OCLC’s Xiaoming Liu sent word to the xidentifier-l mailing list on 11 February about some new features to xISBN. The xISBN API documentation has been updated to include it. You can now page through results at increments of your choosing. Along with the other metadata available, you can now ask for Library of Congress Control Numbers and cities of publication, and it’ll tell you if it knows. Liu gave this example which asks for only LCCNs and cities. And xISBN now returns full author names, as shown in this other example. Check the API for more — these are just recent additions.
ThingISBN Adds LCCNs, OCLC Numbers from last week explains how thingISBN, LibraryThing‘s xISBN equivalent, can now also return LCCNs and OCLC numbers if you ask if, as in this example.
The Library of Congress Control Number is the unique identifying number assigned to new things acquired by the Library of Congress. It was in the news lately because of the new LCCN permalink service, a very nice way of getting reliable access to the LC’s bibliographic metadata.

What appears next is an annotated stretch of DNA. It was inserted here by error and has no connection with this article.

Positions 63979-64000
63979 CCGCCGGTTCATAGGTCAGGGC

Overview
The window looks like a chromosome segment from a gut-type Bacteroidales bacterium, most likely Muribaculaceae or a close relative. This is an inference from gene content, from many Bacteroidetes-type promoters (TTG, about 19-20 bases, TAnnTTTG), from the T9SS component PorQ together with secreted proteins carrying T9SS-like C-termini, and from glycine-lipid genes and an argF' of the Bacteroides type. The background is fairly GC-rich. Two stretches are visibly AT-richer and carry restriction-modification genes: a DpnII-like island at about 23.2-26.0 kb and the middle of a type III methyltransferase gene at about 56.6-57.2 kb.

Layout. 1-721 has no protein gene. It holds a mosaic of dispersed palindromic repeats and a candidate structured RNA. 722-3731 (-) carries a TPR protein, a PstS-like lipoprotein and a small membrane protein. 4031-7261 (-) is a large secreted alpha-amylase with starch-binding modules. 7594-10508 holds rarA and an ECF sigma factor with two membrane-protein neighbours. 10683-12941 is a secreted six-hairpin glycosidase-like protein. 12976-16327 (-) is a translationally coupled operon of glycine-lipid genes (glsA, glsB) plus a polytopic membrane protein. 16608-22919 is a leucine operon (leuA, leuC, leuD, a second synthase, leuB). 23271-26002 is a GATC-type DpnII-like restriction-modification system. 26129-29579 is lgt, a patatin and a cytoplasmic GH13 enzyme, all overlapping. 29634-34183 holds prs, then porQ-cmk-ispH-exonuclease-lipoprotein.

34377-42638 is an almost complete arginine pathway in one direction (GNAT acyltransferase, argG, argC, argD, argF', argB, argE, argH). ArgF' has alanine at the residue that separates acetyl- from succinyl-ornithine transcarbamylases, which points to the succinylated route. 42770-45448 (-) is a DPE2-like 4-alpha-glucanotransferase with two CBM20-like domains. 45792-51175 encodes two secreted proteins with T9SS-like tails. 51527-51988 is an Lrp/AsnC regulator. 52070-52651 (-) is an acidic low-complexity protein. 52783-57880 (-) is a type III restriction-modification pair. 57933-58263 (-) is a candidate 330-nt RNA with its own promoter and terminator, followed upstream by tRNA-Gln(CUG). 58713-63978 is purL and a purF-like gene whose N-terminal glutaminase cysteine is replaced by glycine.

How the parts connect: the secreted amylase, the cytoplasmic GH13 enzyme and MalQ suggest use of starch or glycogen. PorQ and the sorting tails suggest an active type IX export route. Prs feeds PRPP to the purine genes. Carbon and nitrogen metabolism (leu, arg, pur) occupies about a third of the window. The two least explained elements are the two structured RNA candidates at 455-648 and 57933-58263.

The OCLC number is an equivalent number assigned by OCLC for things in WorldCat. About a year ago the numbers, which go up by one each time something new is added, hit 100,000,000.
With these new services it’s easier to acquire useful metadata in a nice easy-to-use format. You can take an ISBN, find out more ISBNs, ask LC for what it knows about them, and so on. All three services will be useful for FRBRization projects. You may wonder why there are so many unique identifying numbers for books, but that’s just the way big databases work, and LC and OCLC are so enormous and copied that other people care about the control numbers they assign.